Cost to Start a Business
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Many business owners start their enterprises on a small budget and with nothing more than a dream. In truth, some business ideas require very little in the way of initial investments, and at Shopify, we’ve personally seen the rise to success of numerous business owners from modest backgrounds. Nevertheless, more than a third of small firms that start out but fail do so due to a cash flow problem.

We wanted to understand: how much does it cost to run a business. And do budding business entrepreneurs have any misunderstandings about what those costs would look like in their first year of operation? To find out more about this, we polled 300 small business owners and 150 prospective entrepreneurs in the US in October.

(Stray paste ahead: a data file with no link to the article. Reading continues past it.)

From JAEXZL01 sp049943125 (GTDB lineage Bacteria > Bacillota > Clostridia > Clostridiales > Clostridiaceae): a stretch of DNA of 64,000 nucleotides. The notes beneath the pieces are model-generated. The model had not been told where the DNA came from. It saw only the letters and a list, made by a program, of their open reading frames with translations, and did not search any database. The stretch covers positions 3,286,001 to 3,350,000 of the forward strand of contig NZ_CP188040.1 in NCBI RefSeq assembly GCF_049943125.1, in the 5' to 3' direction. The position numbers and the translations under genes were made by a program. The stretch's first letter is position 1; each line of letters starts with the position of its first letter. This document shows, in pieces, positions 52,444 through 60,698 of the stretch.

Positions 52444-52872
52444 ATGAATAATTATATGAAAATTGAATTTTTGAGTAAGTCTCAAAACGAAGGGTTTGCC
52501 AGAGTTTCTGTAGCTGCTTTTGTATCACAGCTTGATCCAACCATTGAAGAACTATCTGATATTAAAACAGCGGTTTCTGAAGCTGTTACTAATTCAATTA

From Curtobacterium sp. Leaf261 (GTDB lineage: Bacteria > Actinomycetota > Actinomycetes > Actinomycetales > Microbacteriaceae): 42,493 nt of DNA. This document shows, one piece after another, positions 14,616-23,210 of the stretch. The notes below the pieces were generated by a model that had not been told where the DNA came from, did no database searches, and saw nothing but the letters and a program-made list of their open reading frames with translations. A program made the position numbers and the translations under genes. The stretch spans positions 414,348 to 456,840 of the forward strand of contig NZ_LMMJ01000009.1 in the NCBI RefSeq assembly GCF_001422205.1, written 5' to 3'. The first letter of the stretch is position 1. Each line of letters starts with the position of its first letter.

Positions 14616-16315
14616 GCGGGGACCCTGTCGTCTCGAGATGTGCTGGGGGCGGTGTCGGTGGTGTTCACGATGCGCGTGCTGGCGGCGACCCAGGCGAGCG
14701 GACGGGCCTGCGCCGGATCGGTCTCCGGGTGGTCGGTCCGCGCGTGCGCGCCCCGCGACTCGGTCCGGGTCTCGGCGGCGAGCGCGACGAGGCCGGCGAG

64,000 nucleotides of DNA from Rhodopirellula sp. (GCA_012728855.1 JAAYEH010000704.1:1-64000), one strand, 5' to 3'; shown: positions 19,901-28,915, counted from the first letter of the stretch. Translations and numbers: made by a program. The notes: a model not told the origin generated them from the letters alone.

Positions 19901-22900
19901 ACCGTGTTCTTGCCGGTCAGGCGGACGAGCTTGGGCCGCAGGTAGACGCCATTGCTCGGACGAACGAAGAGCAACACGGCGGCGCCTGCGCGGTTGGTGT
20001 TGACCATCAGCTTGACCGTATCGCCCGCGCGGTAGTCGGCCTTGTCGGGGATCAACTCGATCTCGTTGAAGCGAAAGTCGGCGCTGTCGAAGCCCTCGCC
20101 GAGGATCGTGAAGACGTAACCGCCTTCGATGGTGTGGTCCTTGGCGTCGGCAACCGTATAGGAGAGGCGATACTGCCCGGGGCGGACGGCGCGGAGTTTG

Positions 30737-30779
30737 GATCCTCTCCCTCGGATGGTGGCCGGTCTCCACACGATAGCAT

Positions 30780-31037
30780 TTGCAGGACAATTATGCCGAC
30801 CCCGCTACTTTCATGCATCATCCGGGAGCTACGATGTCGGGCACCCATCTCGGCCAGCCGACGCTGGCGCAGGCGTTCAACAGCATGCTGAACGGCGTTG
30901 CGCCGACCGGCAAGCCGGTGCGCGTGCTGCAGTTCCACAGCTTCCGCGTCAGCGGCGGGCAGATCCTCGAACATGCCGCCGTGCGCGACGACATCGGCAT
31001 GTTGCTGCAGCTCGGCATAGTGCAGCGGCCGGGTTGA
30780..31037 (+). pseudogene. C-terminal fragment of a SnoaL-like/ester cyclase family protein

How much does it cost to run a business?

Our data shows that small business owners spend, on average, $40,000 during their first full year of business. Additionally, we asked our respondents to go a step further by telling us how much money they had allotted to certain business costs as a proportion of their overall budget. To do this, we asked them to look at their first-year records. To keep things simple, we divided the following tasks and expenses into buckets:

  • Operating: incorporation/legal fees, accounting software, services, etc.
  • Product: raw materials, inventory, supplier, manufacturing, patents, etc.
  • Shipping: packaging, labels, etc.
  • Online store: website/platform subscription, hosting and domain name, contract developer/designer, etc.
  • Offline: stall/table fees, office space, rent, gas, etc.
  • Team/staff: salaries, benefits, perks, etc.
  • Marketing: logo, branding, ads, printed materials, etc.

📊 What our research shows

How much does it cost to run a business?

In their first year, small businesses spent:

  • 11% on operating costs
  • 10.3% on marketing costs 
  • 9% on online costs
  • 31.6% on product costs
  • 8.7% on shipping costs